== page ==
GroundWork retains the nearly limitless flexibility of its underlying Nagios-based monitoring engine while adding a much more functional AJAX-based Web portal and configuration interface. Given that it is based on Nagios, it retains access to the multitude of available Nagios plug-ins and extensions, making it very likely that anything an average business has on its network can be monitored.
Hyperic is a purpose-built application monitoring package that can monitor very complex systems from the Web server, through the application server, to the database engine, and all the way down through the hardware and out into the network. All of this is done with an eye toward end-to-end performance. Hyperic doesn’t have the kind of hardware device support or brass-tacks infrastructure views that either GroundWork or Zenoss do, but it makes up for that by being able to track and interrelate resources that are required for delivering a given application infrastructure in a very comprehensive manner.
Zenoss is one of a very few packages that has attempted to completely re-imagine the makeup of an enterprise-wide monitoring package. It has been designed from scratch to be fully unified and internally seamless. At the same time, care has been taken to retain the same support base that Nagios enjoys by including built-in support for Nagios plug-ins while also offering powerful monitor generation abilities. Zenoss’s Ajax Web interface is one of the easiest to navigate and manipulate, and installation and upgrades are easy even for a Linux or Unix neophyte.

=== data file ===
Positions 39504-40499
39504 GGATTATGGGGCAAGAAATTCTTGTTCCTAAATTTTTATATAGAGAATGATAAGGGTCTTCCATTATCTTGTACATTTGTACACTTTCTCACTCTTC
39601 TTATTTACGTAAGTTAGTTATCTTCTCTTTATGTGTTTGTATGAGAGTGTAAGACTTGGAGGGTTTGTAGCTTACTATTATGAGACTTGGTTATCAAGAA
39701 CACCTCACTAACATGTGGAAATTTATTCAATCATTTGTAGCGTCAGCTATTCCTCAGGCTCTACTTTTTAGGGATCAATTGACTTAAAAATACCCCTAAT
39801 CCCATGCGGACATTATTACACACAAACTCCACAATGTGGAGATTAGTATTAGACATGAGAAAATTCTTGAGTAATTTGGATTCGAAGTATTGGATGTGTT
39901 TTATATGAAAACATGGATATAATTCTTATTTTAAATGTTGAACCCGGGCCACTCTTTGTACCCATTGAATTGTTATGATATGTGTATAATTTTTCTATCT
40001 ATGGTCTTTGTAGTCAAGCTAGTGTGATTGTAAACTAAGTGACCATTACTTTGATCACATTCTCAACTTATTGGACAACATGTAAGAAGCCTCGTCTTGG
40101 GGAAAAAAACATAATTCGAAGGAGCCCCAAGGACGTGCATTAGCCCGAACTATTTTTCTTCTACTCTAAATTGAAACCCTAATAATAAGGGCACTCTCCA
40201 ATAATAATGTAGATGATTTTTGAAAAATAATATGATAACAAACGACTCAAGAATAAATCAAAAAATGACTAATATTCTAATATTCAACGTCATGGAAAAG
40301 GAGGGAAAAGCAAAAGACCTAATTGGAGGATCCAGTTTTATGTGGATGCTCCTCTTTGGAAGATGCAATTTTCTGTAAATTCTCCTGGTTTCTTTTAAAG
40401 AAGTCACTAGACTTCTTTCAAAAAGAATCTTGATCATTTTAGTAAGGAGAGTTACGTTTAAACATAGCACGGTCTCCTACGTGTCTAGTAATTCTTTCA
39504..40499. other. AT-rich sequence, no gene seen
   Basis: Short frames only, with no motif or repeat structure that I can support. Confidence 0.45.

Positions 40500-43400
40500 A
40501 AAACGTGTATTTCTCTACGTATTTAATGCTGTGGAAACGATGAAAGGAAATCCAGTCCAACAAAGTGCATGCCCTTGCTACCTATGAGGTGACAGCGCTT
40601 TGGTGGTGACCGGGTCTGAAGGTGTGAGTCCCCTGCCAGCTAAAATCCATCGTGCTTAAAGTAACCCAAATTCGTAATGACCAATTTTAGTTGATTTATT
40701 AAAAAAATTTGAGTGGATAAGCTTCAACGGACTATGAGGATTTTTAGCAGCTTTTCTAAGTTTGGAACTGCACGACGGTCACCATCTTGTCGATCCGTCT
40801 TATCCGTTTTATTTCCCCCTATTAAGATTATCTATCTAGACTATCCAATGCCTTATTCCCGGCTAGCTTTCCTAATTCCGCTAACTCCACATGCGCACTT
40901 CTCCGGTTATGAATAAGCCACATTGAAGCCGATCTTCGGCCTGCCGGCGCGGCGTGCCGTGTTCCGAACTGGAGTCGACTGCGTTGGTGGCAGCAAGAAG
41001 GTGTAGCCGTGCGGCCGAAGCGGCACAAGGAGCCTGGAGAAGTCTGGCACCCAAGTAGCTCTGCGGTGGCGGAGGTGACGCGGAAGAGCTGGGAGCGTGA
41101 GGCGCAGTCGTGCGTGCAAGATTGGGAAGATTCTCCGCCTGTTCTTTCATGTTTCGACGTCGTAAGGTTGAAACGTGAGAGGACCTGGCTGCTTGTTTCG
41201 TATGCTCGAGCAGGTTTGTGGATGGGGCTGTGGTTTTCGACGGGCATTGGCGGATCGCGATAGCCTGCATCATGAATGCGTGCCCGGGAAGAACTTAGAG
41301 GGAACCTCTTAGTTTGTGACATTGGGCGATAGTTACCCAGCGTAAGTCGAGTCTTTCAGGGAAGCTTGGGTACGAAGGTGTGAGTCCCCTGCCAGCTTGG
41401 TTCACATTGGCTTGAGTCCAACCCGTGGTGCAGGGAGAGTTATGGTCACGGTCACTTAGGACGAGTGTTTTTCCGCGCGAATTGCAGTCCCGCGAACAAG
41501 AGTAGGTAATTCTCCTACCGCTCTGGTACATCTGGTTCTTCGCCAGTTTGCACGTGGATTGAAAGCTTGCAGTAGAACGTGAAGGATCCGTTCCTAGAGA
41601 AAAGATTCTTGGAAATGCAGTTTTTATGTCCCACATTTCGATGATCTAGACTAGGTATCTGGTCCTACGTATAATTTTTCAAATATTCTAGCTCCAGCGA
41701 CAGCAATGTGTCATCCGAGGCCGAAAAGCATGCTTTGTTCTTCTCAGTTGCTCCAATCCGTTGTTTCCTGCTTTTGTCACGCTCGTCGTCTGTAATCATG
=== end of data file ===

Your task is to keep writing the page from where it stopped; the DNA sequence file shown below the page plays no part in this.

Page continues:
Another project to keep an eye on is OpenQRM, backed by Qlusters. OpenQRM doesn't fall directly within the enterprise monitoring space, but is an open source provisioning solution that is squaring off against much larger closed-source rivals. OpenQRM provides a means to dynamically scale available server capacity based on load characteristics. It can monitor server load and deploy additional virtual servers into a virtual infrastructure as they are needed. It is compatible with VMware and Xen and fully supports automatic provisioning and monitoring of Linux servers, with some limited support for Windows VMs.
These four products are just a sampling of what’s out there now and is a taste of what’s to come. It is no longer a question whether open source monitoring and management solutions will displace the large, closed-source gorillas that dominate the market today, but how long the gorillas can hold on.